March 2019’s Book Club read “the curious incident of the dog in the night-time”, a novel by Mark Haddon, suggested by me. Discussion was lively because it was written to better understand someone with autism. It tells of a British family and how each person in the novel relates to the autistic boy
This is one book I read twice because I didn’t get it the first time.
February 2019 we read “Skeletons at the Feast,” a novel by Chris Bohjalain. Book was suggested by Judi Frost, past member at our Christian Church of Arlington Heights.
Kay Belt, a friend and long-time member and elder of the Christian Church, began Book Club a few years ago. Kay’s mission — read good books, discuss them over lunch, and learn insights about literature and each other. Kay serves as discussion leader.
January’s first book for 2019 was “Educated”, a memoir by Tara Westover. Over lunches we discussed how a woman raised in a survivalist family survived illnesses, car crashes and never going to a doctor to become a professor.
Book Club skipped December’s 2018 meeting —
in November 2018 we read “The Tea Girl from Humming Bird Lane,” by Lisa See, novel about a girl and her family growing up in China. It tracks experiences in a closed Chinese society with spies and ruthless leaders.
Book Club skipped October 2018’s meeting —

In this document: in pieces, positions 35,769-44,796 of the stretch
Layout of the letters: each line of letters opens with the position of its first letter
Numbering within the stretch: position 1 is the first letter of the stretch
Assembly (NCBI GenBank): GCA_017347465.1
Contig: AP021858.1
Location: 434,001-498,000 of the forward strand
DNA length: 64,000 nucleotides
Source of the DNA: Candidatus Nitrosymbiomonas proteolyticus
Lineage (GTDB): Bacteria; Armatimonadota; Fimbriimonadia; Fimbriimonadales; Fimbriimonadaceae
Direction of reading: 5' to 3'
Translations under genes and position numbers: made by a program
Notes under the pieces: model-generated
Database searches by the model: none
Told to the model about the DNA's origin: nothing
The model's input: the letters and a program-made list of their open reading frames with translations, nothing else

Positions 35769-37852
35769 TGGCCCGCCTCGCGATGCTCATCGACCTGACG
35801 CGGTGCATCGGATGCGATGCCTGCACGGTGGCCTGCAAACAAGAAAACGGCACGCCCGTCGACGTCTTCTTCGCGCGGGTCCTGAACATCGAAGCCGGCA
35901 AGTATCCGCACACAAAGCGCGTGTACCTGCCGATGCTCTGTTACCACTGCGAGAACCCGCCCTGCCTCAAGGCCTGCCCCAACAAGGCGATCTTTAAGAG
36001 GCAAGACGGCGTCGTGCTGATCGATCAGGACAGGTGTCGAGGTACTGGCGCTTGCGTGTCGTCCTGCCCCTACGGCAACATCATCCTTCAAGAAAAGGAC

For September 2018 we read “Glory Over Everything,” a sequel to our August book, “The Kitchen House,” both novels are by Kathleen Grissom and show the lives of plantation slaves and owners.
Book Club for August 2018 read “The Kitchen House,” a novel by Kathleen Grissom.
Book Club for July 2018 read “A Man Called Ove,” by Fredrik Backman. We were joined by Carol Nelson who is on summer break from her job at school. This was a book recommended by our church’s administrative assistant, Sue Minarik.
We met in June 2018 to discuss “Killers of the Flower Moon” by David Grann. It tells about the murders of the Osage Indians in Oklahoma and the birth of the FBI. It was my choice for this month, and a real page turner. It cornicles how the Federal government with its treaties worked to rid fertile farm land of Indians. It brought in homesteaders and white settlers to replace tribes. The Osage tribe was given “worthless” land in Oklahoma, but deposits of oil were eventually discovered, making them wealthy. Then the Osage Indians living where oil was found began to be murdered.